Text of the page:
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IJGMSP (v5:n1)

Volume 5, Number 1


CONTENTS

Travel Agent's Perceptions of Cruise Tourism in Croatia and Slovenia, Donata Vianelli and Ilan Alon
Impact of EBITDA on Capital Expenditures in the Shipping Industry, Yatin N. Bhagwat and Marinus DeBruine
The Role of Meditation in the Preservation and Maintenance of Intellectual Capital, Kiran Sahrawat
Stakeholder Status at the Bottom of the Pyramid, Rebecca A. Luce



ABSTRACTS
Travel Agent's Perceptions of Cruise Tourism in Croatia and Slovenia

Donata Vianelli
University of Trieste, Trieste, Italy
ialon@rollins.edu
Ilan Alon
Rollins College, Florida, USA
DONATA.VIANELLI@econ.units.it


Abstract

The proposed research analyzes a segment of the leisure and hospitality sector in Croatia and Slovenia. Specifically, we examine the perceptions of travel agents regarding vacation alternatives in general and cruising in particular. The paper presents a literature review of the cruise industry, then describes three issues: travel agents as a channel of distribution, the cruise buying process, and outbound tourism in Slovenia and Croatia. The two markets we examine represent two levels of economic development and tourism market maturity in Central Europe. Data have been collected using MBA student teams from the United States and Italy posing as mystery shoppers, looking for travel destinations and cruises as an option. A total of 57 Croatian agencies and 29 Slovenian agencies were examined. Final results are tied to the literature review and conclusions are drawn about the potential opportunities and threats in the market.

Impact of EBITDA on Capital Expenditures
in the Shipping Industry

Yatin Bhagwat

Grand Valley State University, USA

Marinus DeBruine

Grand Valley State University, USA

Abstract

The shipping industry plays a key role in the global economy. It has changed dramatically in the last thirty years as regulatory and economic changes drove increased efficiencies, increased merger activity, and increased growth. Shipping firms make large investments in rolling and floating stock, and funding these investments is crucial to sustaining growth. This paper studies a firm's earnings impact on capital expenditures in order to help understand a firm's investment funding decisions. More specifically, this study provides insight into how a change in a firm's operating performance impacts its capital investment decisions.

The Role of Meditation in the Preservation and Maintenance of Intellectual Capital: An Empirical
Study

Kiran Sahrawat

The OpenPolytechnic of New Zealand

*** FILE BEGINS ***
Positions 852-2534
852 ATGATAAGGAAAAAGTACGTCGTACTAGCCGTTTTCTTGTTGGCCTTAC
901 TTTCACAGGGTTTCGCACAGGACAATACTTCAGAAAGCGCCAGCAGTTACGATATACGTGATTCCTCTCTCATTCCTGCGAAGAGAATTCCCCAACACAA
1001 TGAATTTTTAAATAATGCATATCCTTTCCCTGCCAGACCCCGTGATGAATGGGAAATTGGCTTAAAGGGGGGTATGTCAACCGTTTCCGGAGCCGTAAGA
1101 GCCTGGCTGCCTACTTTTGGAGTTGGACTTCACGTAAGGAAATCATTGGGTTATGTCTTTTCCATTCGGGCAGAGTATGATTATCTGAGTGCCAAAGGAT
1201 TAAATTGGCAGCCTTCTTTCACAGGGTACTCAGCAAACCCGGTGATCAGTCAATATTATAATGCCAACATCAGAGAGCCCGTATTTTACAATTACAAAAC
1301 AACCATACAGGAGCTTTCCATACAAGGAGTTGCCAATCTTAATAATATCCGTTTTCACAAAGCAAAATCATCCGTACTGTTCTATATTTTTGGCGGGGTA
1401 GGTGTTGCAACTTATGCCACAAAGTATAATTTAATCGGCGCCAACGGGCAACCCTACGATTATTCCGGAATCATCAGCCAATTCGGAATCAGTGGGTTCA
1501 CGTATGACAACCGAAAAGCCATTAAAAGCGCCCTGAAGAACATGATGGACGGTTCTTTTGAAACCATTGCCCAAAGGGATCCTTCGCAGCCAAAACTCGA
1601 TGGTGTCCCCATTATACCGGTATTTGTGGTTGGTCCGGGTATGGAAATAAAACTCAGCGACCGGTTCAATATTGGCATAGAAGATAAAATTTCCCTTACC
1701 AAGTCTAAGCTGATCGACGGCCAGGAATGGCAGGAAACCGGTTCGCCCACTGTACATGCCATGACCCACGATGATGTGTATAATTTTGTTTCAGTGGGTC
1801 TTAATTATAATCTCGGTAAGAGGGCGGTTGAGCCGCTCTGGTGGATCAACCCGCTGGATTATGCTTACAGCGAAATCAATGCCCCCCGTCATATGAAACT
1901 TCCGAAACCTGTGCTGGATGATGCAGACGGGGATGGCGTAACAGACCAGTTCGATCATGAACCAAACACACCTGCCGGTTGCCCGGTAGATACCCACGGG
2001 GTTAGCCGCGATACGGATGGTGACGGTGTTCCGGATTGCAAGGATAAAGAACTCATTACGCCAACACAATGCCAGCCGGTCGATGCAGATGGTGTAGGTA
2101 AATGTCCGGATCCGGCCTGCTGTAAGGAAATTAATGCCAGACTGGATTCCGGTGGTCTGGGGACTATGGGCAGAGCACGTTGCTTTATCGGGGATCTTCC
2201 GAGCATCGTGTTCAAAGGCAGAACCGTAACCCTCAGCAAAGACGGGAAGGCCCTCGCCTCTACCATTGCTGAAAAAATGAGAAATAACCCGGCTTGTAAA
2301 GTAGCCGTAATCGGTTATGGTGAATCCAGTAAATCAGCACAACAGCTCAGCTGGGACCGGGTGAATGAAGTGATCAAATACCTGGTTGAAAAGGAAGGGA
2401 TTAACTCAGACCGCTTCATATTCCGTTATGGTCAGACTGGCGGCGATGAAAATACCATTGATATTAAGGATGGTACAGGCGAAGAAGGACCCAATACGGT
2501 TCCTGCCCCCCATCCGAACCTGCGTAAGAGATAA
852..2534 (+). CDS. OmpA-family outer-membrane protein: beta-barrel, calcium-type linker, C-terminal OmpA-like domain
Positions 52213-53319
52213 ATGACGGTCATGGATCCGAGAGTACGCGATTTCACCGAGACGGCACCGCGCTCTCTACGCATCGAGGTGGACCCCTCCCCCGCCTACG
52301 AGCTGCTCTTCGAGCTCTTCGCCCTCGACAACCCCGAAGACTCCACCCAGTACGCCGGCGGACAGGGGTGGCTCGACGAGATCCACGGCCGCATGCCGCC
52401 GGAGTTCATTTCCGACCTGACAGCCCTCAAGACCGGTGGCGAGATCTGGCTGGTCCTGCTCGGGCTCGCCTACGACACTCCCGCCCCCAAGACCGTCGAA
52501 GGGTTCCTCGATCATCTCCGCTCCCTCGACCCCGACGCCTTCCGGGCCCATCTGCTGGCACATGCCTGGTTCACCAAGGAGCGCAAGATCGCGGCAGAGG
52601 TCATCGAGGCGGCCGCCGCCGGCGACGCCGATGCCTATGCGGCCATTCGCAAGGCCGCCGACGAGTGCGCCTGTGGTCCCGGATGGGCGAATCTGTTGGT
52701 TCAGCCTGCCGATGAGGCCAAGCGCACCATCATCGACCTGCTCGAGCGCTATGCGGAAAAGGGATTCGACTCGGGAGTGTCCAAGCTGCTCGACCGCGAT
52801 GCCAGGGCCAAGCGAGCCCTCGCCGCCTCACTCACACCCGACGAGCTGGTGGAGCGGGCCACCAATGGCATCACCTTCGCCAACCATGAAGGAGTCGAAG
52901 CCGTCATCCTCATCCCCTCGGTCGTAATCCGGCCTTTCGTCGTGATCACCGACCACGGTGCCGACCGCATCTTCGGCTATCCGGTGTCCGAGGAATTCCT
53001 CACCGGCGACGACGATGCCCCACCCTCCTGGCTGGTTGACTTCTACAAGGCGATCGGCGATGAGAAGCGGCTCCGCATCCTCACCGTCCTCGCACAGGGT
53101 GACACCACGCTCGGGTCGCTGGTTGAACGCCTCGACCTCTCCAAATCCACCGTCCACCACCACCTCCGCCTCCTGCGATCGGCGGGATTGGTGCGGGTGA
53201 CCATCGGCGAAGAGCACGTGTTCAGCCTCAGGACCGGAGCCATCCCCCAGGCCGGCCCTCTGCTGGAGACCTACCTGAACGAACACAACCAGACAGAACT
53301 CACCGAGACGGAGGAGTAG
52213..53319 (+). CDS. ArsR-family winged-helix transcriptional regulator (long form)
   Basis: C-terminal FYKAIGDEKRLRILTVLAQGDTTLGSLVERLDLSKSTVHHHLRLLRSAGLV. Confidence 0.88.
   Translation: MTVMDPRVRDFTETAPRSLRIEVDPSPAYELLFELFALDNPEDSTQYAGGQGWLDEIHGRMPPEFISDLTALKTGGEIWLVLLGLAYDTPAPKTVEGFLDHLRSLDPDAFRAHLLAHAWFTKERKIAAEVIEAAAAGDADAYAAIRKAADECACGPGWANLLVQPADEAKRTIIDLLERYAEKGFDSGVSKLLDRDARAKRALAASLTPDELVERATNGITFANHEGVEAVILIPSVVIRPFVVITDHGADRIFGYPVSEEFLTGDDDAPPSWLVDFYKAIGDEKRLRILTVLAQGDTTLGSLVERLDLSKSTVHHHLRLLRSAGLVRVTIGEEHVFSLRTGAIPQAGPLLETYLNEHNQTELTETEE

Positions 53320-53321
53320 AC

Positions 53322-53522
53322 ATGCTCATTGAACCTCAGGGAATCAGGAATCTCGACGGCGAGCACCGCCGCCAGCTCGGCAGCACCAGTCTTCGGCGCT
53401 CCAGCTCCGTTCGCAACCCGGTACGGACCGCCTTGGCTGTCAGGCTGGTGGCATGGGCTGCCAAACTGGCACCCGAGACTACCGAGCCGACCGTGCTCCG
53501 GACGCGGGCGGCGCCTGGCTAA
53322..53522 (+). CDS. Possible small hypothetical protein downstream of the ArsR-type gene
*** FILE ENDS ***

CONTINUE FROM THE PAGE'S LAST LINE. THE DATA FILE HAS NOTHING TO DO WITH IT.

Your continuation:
kiran.sahrawat@openpolytechnic.ac.nz

Abstract

Accountants and businesses have an added social responsibility to preserve the precious value of existing intellectual capital (IC) and any additions over the period of service. The concept of practicing meditation is historical, but the context - accounting knowledge, IC maintenance and learning motive - is new. The motivation for this qualitative research using archived and historical analysis of intellect (buddhi) came primarily from Sveiby's (2007): the reasons for measuring intangibles and the learning motive. I am using 'buddhi', and how it works through the mind as manas and effectively reinforces the process of learning, creativity and achieving the higher self (siddhi), as exploration of ways to preserve and maintain IC. Earlier research in philosophy and psychology has scientifically validated some meditation techniques that proved some meditation techniques can enhance creativity and problem solving. This paper is structured around three themes: (a) the history of knowledge and intellect; (b) the value of learning and maintaining IC through meditation; and (c) investigating how mobile mortgage managers who used meditation techniques for self-actualisation and spirituality showed positive changes in performance, creativity, problem solving and motivation.



Stakeholder Status at the Bottom of the Pyramid

Rebecca A. Luce Xavier University, USA
lucer@xavier.edu

Abstract

Many are encouraging a market-based approach to meeting the needs of people who are at the "bottom of the pyramid" economically. Under this philosophy, companies take the lead in developing profit-based strategies that serve the unmet needs of the world's poor. Critics of the market-based approach have raised concerns regarding the potential for exploitation of a vulnerable group of stakeholders, bottom of the pyramid consumers. In this paper, the researcher uses stakeholder frameworks to explain why areas of vulnerability exist as well as to suggest means of strengthening the position of consumer-stakeholders at the bottom of the pyramid.